Barbara Lemmel copastors with her husband, Mitchell Hay, in the Adirondack Mountains of New York State.
This “Living by the Word” reflection came from The Christian Century of December 23-30, 1998, p. 1245. Used by permission. Current articles and subscription information can be found at www.christiancentury.org.
The writer shares an epiphany experience.
The water flows cleanly here, just a few miles from the source of the Hudson River, deep in the Adirondack Mountains. The big puffs of foam that form on the surface of the water aren’t evidence of agricultural runoff, but rather the result of rainwater leeching through the forest floor. One early summer morning, as I plied my fishing rod along the foggy river, I caught sight of what looked like just such a foam puff. a bit downstream. I didn’t pay it much attention until I realized, almost subconsciously, that it was moving upriver. I stopped casting and turned to watch. Something was swimming slowly, determinedly, in my direction.
I stared for several minutes. trying to piece together the pink eyes, tiny round ears, short nose and white fur into a species that I recognized. Then, not ten feet from where I stood, the animal climbed up over a low rock and slid down the other side. There, unmistakably, was the wide flat tail of a beaver. Only this tail was pink. An albino beaver was making its steady, deliberate way up the current. I watched transfixed, until it vanished around an upstream bend in the river. Only then did I realize I’d been standing with my jaw dropped in amazement.
I gave up on fishing and headed home. Over the next few hours I told as many people as I could find—my husband, the regional forest ranger, m~ environmentalist friend, a river guide, the town assistant who knew the local wild life. Had they ever seen such a thing as a white beaver. One after another answered no, he’d never seen one, though albino beavers could certainly exist. All of them envied me my experience. "I don’t suppose you happened to have a video camera with you?" one asked. I didn’t.
Dissatisfied, I tried to think of someone else to call. But I gradually realized there was no one who could corroborate my story. I was the only one out on the river at dawn on that cool. foggy morning, I was the only one who’d seen the white beaver. I’d have to he content with my own experience. But I wished I had company.
Epiphanies, both large and small, tend to be private events. Trying to share the details with another is fraught with complications: the words are never quite right, and even the most sympathetic listener cannot fully bridge the gap between description and being there. No wonder most folks keep their personal experiences of the Holy to themselves. Who would believe it? And who would really understand? Ultimately we must be satisfied with having had the experiences ourselves. But there’s always the desire for companionship.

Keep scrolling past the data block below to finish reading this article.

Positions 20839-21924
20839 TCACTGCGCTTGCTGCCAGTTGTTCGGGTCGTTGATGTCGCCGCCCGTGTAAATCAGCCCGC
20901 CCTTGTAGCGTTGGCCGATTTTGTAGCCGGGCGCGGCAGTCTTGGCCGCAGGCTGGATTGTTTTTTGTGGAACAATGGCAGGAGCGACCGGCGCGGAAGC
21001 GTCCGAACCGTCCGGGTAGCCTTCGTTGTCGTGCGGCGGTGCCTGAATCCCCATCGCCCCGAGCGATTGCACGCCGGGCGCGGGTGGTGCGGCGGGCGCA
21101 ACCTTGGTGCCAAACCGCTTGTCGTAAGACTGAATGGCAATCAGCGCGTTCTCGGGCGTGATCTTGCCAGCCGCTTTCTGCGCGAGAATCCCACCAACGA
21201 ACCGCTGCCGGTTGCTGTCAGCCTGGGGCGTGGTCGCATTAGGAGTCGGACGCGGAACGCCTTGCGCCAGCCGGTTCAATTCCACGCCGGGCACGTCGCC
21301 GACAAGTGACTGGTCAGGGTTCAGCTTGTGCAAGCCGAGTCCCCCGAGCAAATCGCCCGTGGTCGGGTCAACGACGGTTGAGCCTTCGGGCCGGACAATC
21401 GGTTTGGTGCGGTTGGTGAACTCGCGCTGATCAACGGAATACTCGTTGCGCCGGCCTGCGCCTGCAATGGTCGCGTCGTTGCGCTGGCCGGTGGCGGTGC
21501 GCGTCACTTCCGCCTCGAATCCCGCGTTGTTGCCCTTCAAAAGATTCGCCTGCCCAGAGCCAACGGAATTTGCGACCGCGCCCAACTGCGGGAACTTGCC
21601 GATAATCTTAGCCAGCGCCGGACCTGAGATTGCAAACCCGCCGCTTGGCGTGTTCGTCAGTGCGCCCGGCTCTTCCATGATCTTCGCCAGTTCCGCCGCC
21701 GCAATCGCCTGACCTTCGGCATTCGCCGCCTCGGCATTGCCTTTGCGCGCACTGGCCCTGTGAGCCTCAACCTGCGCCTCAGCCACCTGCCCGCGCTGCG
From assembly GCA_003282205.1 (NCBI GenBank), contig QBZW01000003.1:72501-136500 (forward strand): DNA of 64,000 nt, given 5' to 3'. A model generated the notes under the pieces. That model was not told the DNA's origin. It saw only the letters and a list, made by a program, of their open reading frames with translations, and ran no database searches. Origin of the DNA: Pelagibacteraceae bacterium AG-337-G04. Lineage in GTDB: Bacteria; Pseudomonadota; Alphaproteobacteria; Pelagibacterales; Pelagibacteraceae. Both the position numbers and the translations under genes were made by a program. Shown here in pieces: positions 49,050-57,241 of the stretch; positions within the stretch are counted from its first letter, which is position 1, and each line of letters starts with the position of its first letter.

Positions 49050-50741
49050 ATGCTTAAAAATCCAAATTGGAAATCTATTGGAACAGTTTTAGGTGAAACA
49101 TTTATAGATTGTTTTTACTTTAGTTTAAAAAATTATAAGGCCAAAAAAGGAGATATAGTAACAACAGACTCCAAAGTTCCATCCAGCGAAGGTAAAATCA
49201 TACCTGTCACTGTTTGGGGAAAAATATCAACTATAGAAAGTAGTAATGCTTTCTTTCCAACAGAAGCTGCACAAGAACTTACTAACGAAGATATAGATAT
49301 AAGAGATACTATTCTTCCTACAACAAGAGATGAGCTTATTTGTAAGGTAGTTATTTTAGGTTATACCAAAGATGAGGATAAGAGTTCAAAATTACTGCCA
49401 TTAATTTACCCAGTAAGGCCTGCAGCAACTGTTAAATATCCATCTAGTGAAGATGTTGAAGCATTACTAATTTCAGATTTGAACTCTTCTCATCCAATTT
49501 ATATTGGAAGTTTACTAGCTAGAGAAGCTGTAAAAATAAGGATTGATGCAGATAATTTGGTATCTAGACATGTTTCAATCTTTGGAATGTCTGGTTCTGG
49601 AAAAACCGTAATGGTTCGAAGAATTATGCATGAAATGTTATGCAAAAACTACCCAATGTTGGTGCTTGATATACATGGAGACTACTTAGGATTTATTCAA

Many biblical epiphanies are private, too. According to Matthew, when Jesus rises, dripping, from the waters of the Jordan, John has moved on to the next baptism and the crowds are busy with repentance. Jesus alone sees the Spirit descending on wings of light to rest upon his soggy head. He alone hears the well-pleased voice of God calling him Beloved Son. The experience drives him out alone into the desert for 40 days to hone his calling. No wonder that when he returns to begin his ministry, one of his first actions is to call disciples. Enough solitude already. It’s time for company.
True, the disciples will never manage to figure out for long just who this is that is leading them, despite a fair number of epiphanies of their own. They never really get it right until he's gone. There will be times when Jesus is so frustrated at their lack of understanding that a solo ministry looks appealing. But he keeps the company he’s chosen. Though they cannot bridge the gap, the disciples do share the journey.
Christianity was never meant to be a solitary exercise, hut trying to share our individual experiences of God is daunting. Trying to shape those who have had these experiences into a coherent Christian community is harder still, and more than one congregation has thundered and sunk under the strain of sorting out the personal and the corporate. The solo journey can look inviting.
The irony is that epiphanies are made for sharing, even as they are impossible to communicate wholly. The power of God’s presence breaking into our everyday experiences is not to be kept to ourselves. It changes all our bearings, and we need help to chart our new course. It burns within our bones until we are weary with holding it in. Even if no one entirely understands, we have to try. And sympathetic though not quite comprehending company is better than none at all.
Perhaps in this season of God's revealing, so soon after the longest night of the year, the most essential work of the Christian community is to be company to one another in our epiphanies. Though we do not share the same experience, we share the same God. Or, if nothing else, we share the longing for God, and even that is enough. We may have to work out our own salvation in fear and trembling. But better to seek an understanding of God’s calling in our lives with the companionship of others who’ve engaged in the same struggle than to go our lonely and often misguided way. We may never quite bridge the gap that keeps is from fully understanding each other. But we can share the journey.